Friday Finds from the past

Elmer & Martha

The genealogy bug has bitten me again. A few years ago I started down this path and lost days and days of my life collecting, gathering and recording information from relatives. Then, real life got in the way and my quest was put on the back burner.

Recently, I connected with a cousin who lit the fire again. Through her love of history and all things genealogy, we’ve renewed our relationship and friendship. She’s sharing with me photos of ancestors…like this one.

This handsome couple are my mom’s grandparents….my great grandparents…Elmer and Martha Louise (Mattie). We’re not sure when this photo was taken, but they were married in April of 1899 so this could be their wedding announcement photo in the newspaper. I really have no idea, but that’s the story I’m sticking with.

According to, they were quite the sojourners, living everywhere from Missouri to Kansas to Oklahoma to North Dakotas to the state of Washington! Talk about gettin’ around!

And evidently they had a number of kids in tow as they moved around. Here is a 1913 family portrait. Notice the youngest child was actually drawn into the picture after the fact!

1913 Wescott family portrait 72

Don’t you wonder why no one in these old photos ever smile?

Linking up with Friday Finds

14 thoughts on “Friday Finds from the past

  1. The genealogy bug bit me several years ago! Sort of put it on the back burner for now. And yes, I have noticed they never smiled…but then again life was much harder so they were probably really tired!


  2. Lisa, BOTH these photos are faaaaaaaabulous!

    I have such a fascination with vintage photos. I can sit and look at them over and over, and not even know WHO the people are; just imaging.

    “Don’t you wonder why no one in these old photos ever smile?”

    HA! Yes, I do! I have a vintage wedding photograph (from the early 1900’s) that my father was in when he was a little boy (probably no older than 6-years old), and not ONE person is smiling!!!

    Have a super weekend, my friend…X


  3. I just love these old photos and the stories behind them. I think perhaps that people had a very difficult life just surviving, and maybe they just didn’t feel like smiling. I did have one set of relatives who were always having fun and high jinks… climbing trees etc and they always seemed to be having alot of fun. I have especially loved these shots! Have fun with your genealogy, and it is so fun sharing these things with cousins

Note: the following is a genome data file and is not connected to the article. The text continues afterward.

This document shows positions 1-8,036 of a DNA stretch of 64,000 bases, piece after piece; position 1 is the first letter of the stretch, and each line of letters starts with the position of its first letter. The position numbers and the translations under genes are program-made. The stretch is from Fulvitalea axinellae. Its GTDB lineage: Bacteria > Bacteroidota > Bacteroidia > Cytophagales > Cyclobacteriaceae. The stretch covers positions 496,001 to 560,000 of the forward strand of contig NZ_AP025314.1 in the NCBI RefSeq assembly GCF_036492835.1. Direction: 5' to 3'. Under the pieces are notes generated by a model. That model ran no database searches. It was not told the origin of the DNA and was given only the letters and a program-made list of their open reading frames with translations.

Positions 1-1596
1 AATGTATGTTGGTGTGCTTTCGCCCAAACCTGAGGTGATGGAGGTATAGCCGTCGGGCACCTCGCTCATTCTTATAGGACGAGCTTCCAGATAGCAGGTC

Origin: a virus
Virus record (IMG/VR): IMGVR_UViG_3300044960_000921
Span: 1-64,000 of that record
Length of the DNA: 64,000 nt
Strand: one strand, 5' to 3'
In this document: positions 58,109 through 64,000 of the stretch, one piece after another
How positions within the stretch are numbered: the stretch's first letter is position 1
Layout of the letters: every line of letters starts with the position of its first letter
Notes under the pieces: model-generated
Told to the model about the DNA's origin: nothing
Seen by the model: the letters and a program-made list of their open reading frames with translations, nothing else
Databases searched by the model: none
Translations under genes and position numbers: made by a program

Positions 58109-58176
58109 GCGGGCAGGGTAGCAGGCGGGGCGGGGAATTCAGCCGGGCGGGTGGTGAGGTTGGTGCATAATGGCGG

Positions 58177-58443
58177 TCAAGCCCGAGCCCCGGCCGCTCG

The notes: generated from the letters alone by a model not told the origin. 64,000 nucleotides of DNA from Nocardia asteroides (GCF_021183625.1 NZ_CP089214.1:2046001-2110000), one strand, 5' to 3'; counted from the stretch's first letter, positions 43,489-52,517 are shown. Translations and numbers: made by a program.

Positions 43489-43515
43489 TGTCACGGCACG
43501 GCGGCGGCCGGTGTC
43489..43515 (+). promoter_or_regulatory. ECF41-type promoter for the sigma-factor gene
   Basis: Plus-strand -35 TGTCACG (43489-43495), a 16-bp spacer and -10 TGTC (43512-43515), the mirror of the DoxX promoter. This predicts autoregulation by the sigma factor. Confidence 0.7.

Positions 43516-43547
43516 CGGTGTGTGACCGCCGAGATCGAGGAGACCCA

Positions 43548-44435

4. Great find…..Family history is so interesting…the photos look amazing….I guess it took so long for the photo to be taken, they were just tired out of smiling.


  5. Fun! Your post is rather in line with mine this week. I was told they couldn’t smile because the cameras took about 15 minutes to expose the image, so they had to hold extremely still in order to get the shot. No smiling allowed.


  6. These are wonderful photos, and it is a lot of work collecting information but well worth the end results, I’ve being doing it for years and still am, stopping when I get discouraged, then pick it up again-it is the dead ends, no names on old photos that are discouraging as well as challenging, good luck with your families history adventure. maybe smiling just wasn’t in fashion as it is today, or its was there were no teeth, missing teeth, discoloured teeth?


  7. Wonderful old photos. I wonder about the not smiling. too. It hmay have been something about having a photo taken was a serious event at that time and smiling might tend to make the event more trivial.


  8. Lisa, I figure that there are no smiles in these vintage photos because the pose would take so long. Try smiling for a while, the muscles get tired. The photographer had to do many things before the camera finally flashed the picture. I know that even in the 1950s one usually took more than one capture to make sure that one would be good. I love these old photos. My sister-in-law did most of the gathering because she got the “bug” years before I did. God bless those who do all the hard work of compiling!


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